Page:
We simply return a reference to the list, and OpenSRF does the rest of the work for us to convert the data into the language-independent format that is then returned to the caller. As a caller of a given method, you must rely on the documentation used to register to determine the data structures – if the developer has added the appropriate documentation.

Accepting and returning Evergreen objects

OpenSRF is agnostic about objects; its role is to pass JSON back and forth between OpenSRF clients and services, and it allows the specific clients and services to define their own semantics for the JSON structures. On top of that infrastructure, Evergreen offers the fieldmapper: an object-relational mapper that provides a complete definition of all objects, their properties, their relationships to other objects, the permissions required to create, read, update, or delete objects of that type, and the database table or view on which they are based.

The Evergreen fieldmapper offers a great deal of convenience for working with complex system objects beyond the basic mapping of classes to database schemas. Although the result is passed over the wire as a JSON object containing the indicated fields, fieldmapper-aware clients then turn those JSON objects into native objects with setter / getter methods for each field.

All of this metadata about Evergreen objects is defined in the fieldmapper configuration file (/openils/conf/fm_IDL.xml), and access to these classes is provided by the open-ils.cstore, open-ils.pcrud, and open-ils.reporter-store OpenSRF services which parse the fieldmapper configuration file and dynamically register OpenSRF methods for creating, reading, updating, and deleting all of the defined classes.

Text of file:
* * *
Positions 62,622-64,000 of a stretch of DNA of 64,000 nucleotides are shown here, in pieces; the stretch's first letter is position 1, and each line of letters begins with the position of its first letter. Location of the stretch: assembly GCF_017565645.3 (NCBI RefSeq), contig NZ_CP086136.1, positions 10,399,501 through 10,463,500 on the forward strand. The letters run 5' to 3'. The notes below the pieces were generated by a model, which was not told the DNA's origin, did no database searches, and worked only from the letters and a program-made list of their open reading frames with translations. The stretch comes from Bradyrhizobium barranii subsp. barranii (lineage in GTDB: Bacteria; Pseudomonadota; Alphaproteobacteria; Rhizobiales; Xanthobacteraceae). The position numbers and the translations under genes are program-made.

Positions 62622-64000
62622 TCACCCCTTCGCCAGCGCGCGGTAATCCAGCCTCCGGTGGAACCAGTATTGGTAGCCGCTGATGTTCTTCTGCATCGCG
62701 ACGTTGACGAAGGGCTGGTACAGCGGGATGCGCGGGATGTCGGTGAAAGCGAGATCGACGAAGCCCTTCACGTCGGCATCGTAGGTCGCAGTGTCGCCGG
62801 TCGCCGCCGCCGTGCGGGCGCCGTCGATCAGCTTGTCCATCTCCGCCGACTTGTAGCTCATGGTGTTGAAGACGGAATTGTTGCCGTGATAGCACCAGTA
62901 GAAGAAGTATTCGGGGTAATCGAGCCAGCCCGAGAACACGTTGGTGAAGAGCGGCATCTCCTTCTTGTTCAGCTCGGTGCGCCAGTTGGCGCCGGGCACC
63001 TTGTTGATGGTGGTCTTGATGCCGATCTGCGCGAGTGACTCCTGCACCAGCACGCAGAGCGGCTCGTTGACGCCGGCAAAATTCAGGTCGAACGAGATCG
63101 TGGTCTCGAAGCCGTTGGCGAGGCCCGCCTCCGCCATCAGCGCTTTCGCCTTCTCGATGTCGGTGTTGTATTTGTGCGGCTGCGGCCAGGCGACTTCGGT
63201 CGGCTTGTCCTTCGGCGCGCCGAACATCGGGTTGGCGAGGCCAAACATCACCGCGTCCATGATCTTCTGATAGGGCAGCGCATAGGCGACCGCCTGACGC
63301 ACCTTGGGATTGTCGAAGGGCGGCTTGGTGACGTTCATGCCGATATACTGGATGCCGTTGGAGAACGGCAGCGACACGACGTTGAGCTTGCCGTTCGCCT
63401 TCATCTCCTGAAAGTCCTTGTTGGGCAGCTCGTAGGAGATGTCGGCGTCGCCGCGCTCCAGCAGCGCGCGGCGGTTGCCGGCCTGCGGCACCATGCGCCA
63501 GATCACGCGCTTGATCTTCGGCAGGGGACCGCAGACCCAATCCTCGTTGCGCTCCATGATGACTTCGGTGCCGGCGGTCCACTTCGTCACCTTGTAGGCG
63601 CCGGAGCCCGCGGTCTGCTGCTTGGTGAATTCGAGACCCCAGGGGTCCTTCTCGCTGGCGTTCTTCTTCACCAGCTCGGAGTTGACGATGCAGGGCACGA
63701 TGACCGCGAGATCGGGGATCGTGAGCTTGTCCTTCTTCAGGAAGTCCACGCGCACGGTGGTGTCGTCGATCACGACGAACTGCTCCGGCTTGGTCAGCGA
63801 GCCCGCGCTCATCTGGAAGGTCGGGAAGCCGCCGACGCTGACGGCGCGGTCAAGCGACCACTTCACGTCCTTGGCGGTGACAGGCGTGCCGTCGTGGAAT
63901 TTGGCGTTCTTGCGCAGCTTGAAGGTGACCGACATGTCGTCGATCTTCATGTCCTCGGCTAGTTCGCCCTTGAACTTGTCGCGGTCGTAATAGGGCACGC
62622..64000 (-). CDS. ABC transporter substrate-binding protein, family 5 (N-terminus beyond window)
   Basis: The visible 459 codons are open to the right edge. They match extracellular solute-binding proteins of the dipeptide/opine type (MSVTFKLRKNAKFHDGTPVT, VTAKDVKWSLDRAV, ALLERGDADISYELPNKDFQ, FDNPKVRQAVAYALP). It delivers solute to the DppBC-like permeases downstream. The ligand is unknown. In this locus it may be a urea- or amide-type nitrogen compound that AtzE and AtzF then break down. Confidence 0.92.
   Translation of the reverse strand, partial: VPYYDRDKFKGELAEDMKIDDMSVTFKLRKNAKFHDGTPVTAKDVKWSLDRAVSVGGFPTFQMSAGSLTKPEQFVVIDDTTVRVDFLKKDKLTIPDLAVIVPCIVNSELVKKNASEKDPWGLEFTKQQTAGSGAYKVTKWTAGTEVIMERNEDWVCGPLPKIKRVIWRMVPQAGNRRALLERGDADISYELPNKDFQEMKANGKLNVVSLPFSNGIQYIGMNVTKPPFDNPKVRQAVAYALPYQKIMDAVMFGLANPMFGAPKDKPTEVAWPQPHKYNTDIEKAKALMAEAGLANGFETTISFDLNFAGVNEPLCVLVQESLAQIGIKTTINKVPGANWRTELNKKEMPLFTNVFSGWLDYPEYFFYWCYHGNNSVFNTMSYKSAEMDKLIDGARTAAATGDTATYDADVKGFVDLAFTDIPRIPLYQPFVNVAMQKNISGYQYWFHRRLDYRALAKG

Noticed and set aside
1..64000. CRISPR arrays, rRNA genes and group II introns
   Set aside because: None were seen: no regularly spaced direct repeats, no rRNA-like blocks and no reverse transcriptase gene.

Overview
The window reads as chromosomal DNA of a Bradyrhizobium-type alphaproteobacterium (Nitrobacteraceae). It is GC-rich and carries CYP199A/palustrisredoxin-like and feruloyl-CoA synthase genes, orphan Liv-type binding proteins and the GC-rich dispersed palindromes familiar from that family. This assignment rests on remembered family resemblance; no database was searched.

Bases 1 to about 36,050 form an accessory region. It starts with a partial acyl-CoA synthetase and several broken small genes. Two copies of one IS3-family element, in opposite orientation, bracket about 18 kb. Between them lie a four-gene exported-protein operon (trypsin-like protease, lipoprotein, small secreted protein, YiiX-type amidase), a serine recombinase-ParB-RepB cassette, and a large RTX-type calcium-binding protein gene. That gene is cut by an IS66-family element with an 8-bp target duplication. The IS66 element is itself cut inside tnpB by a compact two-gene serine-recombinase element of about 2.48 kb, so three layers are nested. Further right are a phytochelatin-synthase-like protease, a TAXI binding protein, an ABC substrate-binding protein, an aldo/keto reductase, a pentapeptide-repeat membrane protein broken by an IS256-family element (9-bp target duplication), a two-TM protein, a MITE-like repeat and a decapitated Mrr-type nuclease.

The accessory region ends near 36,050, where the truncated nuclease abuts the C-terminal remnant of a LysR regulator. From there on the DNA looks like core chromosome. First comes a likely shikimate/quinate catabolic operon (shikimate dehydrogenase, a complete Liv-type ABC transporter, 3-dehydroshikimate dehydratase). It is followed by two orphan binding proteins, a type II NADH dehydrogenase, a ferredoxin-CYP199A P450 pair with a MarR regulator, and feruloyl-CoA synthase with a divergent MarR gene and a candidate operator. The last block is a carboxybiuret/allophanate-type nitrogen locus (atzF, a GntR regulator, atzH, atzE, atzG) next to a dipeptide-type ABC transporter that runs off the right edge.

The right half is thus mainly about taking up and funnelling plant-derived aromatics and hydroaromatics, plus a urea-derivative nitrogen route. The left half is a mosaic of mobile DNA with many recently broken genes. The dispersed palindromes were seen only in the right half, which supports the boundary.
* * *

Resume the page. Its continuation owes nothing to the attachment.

Example fieldmapper class definition for “Open User Summary”

<class id="mous" controller="open-ils.cstore open-ils.pcrud"
 reporter:label="Open User Summary">                                       <!-- <1> -->
    <fields oils_persist:primary="usr" oils_persist:sequence="">           <!-- <2> -->
        <field name="balance_owed" reporter:datatype="money" />            <!-- <3> -->
        <field name="total_owed" reporter:datatype="money" />
        <field name="total_paid" reporter:datatype="money" />
        <field name="usr" reporter:datatype="link"/>
        <link field="usr" reltype="has_a" key="id" map="" class="au"/>     <!-- <4> -->
    <permacrud xmlns="">  <!-- <5> -->
            <retrieve permission="VIEW_USER">                              <!-- <6> -->
                <context link="usr" field="home_ou"/>                      <!-- <7> -->
  1. The <class> element defines the class:
    • The id attribute defines the class hint that identifies the class both elsewhere in the fieldmapper configuration file, such as in the value of the field attribute of the <link> element, and in the JSON object itself when it is instantiated. For example, an “Open User Summary” JSON object would have the top level property of "__c":"mous".
    • The controller attribute identifies the services that have direct access to this class. If open-ils.pcrud is not listed, for example, then there is no means to directly access members of this class through a public service.
    • The oils_obj:fieldmapper attribute defines the name of the Perl fieldmapper class that will be dynamically generated to provide setter and getter methods for instances of the class.
    • The oils_persist:tablename attribute identifies the schema name and table name of the database table that stores the data that represents the instances of this class. In this case, the schema is money and the table is open_usr_summary.
    • The reporter:label attribute defines a human-readable name for the class used in the reporting interface to identify the class. These names are defined in English in the fieldmapper configuration file; however, they are extracted so that they can be translated and served in the user’s language of choice.
  2. The <fields> element lists all of the fields that belong to the object.
    • The oils_persist:primary attribute identifies the field that acts as the primary key for the object; in this case, the field with the name usr.